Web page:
Coexistence of Osteomalacia in Osteoporotic Hip Fractures in More Than 50 Years Age Group

Abstract

Introduction

Osteomalacia is a hitherto common orthopaedic condition and is commonly coexists with osteoporosis. However, the identification of osteomalacia always slips under the radar and more emphasis is given to diagnosis and management of osteoporosis. Identification of osteomalacia is equally relevant as management of the osteoporotic fractures is different with or without osteomalacia

Methods

This was a prospective study design that included patients 50 years or above of either sex presented with proximal femur fractures. Osteoporosis was identified by DEXA scan of hip and lumbar spine. Metabolic tests including serum calcium, phosphorus, ALP and vitamin D levels were done. Histopathological diagnosis of osteomalacia was performed on bony tissues that were taken during surgery from a site adjacent to the fracture and histological examination was performed on non-decalcified paraffin sections using special stains.

Results

A total of 45 patients was included in study. Mean age was 68.7 years (53–85 years). Abnormal values of serum calcium, phosphorus, ALP, vitamin D were noted in 44.4%, 22.2%, 53.3% and 48.9% patients, respectively. On histopathology, 73.17% patients showed osteomalacia. No significant correlation was found between serum biochemical markers and histopathology except with serum Vitamin D (p value − 0.004).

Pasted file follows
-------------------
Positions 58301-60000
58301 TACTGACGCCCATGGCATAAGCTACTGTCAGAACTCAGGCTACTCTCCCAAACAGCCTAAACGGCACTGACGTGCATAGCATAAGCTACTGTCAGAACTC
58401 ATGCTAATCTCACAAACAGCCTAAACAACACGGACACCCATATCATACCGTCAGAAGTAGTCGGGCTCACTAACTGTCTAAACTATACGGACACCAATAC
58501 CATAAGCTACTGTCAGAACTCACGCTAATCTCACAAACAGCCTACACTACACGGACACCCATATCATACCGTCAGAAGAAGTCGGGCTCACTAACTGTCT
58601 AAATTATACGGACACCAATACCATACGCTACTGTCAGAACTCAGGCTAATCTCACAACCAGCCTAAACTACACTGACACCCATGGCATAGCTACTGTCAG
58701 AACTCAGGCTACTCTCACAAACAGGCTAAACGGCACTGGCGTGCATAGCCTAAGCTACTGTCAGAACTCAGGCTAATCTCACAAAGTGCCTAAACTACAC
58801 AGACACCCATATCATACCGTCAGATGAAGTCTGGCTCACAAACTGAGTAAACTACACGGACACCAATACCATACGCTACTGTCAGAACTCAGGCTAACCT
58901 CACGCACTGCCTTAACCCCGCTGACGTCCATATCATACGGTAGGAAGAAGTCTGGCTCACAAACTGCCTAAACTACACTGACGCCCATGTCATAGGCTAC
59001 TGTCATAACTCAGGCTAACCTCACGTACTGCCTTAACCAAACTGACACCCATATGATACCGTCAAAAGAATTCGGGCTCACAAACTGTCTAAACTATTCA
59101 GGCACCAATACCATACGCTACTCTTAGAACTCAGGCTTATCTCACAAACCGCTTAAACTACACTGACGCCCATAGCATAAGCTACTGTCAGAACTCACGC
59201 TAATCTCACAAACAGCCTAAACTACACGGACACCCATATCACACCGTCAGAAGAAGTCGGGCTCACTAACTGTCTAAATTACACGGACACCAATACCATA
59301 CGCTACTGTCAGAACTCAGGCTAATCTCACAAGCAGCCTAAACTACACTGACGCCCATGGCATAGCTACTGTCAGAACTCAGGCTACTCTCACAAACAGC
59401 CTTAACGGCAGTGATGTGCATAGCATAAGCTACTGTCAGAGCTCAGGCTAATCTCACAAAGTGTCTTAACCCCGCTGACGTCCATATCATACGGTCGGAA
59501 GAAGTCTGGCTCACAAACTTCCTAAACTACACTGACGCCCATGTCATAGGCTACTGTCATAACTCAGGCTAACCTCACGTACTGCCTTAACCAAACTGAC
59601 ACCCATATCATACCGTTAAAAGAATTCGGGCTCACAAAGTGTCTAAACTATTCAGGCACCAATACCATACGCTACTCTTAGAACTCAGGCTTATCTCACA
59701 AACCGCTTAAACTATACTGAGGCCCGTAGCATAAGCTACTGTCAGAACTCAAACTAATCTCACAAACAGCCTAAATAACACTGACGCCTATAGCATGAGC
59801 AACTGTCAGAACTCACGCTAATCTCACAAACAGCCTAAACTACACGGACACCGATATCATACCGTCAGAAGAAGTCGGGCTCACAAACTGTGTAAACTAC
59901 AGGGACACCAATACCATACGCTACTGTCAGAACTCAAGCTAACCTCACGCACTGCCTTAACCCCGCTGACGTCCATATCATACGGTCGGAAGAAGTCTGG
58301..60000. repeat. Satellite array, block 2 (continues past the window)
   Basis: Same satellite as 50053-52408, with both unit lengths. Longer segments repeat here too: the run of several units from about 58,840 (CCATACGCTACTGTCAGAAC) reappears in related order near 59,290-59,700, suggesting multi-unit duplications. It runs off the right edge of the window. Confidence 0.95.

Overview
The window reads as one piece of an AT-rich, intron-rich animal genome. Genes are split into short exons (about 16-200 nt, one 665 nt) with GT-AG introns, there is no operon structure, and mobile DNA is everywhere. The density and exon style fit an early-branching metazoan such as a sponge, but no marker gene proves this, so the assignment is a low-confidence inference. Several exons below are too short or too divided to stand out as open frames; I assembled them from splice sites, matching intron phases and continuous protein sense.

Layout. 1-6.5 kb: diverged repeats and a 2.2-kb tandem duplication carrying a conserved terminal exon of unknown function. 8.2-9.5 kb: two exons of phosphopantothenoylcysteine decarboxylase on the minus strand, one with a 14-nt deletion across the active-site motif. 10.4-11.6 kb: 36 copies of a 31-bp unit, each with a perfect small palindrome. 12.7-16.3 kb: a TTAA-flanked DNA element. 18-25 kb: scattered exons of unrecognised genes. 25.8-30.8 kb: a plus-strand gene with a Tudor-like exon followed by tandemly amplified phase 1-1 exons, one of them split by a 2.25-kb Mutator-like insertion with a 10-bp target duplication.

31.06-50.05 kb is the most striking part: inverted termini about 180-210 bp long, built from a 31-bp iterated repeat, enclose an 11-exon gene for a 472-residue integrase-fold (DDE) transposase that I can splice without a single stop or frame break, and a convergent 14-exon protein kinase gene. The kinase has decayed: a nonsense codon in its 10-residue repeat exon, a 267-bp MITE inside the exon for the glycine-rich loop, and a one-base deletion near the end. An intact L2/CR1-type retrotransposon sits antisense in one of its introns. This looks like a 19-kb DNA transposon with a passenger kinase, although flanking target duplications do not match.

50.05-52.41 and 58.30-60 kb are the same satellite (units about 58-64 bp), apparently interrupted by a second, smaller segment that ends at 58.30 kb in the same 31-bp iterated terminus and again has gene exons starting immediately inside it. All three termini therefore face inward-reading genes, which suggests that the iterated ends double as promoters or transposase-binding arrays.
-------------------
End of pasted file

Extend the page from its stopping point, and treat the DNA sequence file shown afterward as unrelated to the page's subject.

Conclusion

The majority of patients with osteoporotic hip fractures had coexisting osteomalacia. Abnormal biochemical values were not significantly associated with osteomalacia. Hence, histopathology remains the gold standard for the diagnosis of osteomalacia. Further research is needed to identify a biomarker that may enable the clinician to diagnosis and treat osteomalacia well in time.

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Correspondence to Rajendra Kumar Kanojia.

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Kumar, K., Bhayana, H., Vaiphei, K. et al. Coexistence of Osteomalacia in Osteoporotic Hip Fractures in More Than 50 Years Age Group. JOIO (2021). https://doi.org/10.1007/s43465-020-00323-z

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Keywords

  • Osteomalacia
  • Osteoporotic hip fracture
  • Vitamin D deficiency
  • Bone mineral density
  • Bone health